Preferred dye couplers include 4-aminoantipyrine (HCl) together with 1,7-dihydroxynaphthalene and 3-dimethylaminobenzoic acid together with 3-methyl-2-benzothiazolinone hydrazone (HCl).
In a preferred embodiment, the substrate for the test strip contains a circular opening 20 located approximately in the center of the area covered by the pad containing the reagent chemistry. Also, a notch 21 may be located in the distal end of substrate, centered with the circular opening.
To make test strips in accord with the present invention a web or length of substrate is provided having a width predetermined by the final length "L" of the test strip to be made. The substrate can be provided in precut lengths of a size that is easily handled or in a large coil.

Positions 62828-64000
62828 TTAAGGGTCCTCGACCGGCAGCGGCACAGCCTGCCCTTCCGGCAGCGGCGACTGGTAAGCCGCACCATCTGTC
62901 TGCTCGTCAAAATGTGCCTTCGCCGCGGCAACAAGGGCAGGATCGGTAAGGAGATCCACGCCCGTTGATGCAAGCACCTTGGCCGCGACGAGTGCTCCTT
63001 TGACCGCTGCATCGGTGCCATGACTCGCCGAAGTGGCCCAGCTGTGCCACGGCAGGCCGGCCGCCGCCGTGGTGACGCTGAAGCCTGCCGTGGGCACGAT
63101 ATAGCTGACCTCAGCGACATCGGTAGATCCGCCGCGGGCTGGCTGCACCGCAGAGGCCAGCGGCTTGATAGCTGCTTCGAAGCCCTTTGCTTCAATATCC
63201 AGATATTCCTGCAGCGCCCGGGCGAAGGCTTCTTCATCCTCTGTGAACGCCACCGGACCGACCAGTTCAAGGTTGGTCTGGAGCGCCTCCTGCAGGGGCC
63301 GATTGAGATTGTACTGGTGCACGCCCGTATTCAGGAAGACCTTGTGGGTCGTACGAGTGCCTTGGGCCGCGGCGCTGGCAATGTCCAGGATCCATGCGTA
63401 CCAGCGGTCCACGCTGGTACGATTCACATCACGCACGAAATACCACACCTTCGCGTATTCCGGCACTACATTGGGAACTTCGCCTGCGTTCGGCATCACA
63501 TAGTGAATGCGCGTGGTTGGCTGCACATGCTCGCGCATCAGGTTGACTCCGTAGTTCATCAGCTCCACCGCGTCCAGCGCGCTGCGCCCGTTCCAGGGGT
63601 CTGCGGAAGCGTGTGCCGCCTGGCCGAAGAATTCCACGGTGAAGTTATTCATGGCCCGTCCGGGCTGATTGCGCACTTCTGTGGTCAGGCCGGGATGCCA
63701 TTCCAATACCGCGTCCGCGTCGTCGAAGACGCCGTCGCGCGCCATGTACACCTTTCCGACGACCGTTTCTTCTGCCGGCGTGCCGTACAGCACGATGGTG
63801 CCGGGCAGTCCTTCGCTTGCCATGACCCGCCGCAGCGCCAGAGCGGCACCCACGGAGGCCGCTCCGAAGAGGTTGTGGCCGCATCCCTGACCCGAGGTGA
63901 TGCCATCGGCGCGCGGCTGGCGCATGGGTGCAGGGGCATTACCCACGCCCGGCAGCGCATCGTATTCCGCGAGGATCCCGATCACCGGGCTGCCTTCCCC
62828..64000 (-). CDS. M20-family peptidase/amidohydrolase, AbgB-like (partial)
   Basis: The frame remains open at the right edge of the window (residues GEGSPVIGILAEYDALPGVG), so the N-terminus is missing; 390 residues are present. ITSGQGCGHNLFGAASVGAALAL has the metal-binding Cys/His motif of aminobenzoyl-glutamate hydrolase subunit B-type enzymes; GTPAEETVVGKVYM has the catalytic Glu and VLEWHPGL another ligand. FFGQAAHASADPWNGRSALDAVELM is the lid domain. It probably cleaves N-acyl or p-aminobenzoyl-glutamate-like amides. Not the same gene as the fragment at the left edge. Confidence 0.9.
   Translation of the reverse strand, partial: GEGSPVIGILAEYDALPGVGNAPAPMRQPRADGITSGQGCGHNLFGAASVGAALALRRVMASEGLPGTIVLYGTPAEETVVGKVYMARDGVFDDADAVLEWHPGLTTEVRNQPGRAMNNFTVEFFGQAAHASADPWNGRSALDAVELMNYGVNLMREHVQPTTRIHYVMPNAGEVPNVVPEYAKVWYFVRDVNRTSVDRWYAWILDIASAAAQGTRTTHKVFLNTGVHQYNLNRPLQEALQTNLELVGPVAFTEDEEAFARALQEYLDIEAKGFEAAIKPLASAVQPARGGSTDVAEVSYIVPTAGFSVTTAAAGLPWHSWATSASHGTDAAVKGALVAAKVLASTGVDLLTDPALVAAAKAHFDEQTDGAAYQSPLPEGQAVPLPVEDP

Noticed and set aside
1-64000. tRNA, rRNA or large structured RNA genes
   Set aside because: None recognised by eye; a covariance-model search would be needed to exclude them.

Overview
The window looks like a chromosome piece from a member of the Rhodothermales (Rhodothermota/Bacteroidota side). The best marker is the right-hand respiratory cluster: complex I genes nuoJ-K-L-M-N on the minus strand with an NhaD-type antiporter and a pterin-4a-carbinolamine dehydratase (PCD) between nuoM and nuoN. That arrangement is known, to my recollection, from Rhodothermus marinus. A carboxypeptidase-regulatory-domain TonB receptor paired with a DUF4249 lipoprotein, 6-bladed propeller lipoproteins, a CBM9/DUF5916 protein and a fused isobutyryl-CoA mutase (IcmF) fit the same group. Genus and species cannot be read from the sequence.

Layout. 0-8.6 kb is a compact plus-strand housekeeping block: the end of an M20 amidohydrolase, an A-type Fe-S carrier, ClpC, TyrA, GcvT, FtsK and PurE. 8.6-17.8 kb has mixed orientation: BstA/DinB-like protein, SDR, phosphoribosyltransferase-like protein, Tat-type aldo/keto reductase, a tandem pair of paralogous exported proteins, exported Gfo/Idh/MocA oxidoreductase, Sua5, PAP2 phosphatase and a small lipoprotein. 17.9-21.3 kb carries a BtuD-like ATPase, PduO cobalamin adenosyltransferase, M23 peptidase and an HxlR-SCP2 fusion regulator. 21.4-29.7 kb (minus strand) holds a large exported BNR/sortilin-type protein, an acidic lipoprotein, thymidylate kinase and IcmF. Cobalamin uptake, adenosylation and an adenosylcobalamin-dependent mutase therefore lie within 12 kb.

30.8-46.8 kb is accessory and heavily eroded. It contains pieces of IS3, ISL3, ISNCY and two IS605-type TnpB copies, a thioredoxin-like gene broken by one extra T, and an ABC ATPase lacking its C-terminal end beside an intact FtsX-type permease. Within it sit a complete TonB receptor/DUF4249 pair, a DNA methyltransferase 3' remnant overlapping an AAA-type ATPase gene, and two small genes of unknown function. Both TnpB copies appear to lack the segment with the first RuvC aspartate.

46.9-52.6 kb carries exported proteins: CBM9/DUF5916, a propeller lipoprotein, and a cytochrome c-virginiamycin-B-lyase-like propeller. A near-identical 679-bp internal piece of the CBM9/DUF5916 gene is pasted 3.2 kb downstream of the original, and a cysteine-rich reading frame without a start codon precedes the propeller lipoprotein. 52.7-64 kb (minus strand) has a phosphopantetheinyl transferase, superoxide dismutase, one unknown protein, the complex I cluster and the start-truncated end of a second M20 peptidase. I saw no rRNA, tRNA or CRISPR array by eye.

A strip 11 of a material permeable to biological fluids is disposed on one side of the substrate 10. (FIG. 1) If openings 20 are desired in the substrate, such openings are cut or punched into the substrate prior to adhering the strip 11 thereto. Any suitable adhesive can be used. Conveniently, a two sided adhesive tape 15 can be used to adhere the strip layer 11 to the substrate 10. Preferably, no adhesive is contacted with the portion of the pad that covers the opening 20 in the substrate 10.
The substrate 10 having a strip 11 of permeable material is continuously fed by a suitable conveyor past a coating station for applying the chemical reagents. If the substrate is in precut lengths, the pieces of substrate are placed on the conveyor and butted together for continuous feeding. Alternatively, the substrate can be fed from a large roll of the substrate. At the coating station, a solution of the reagent chemistry is metered onto the permeable material strip to provide a predetermined quantity of chemical reagents in the permeable layer.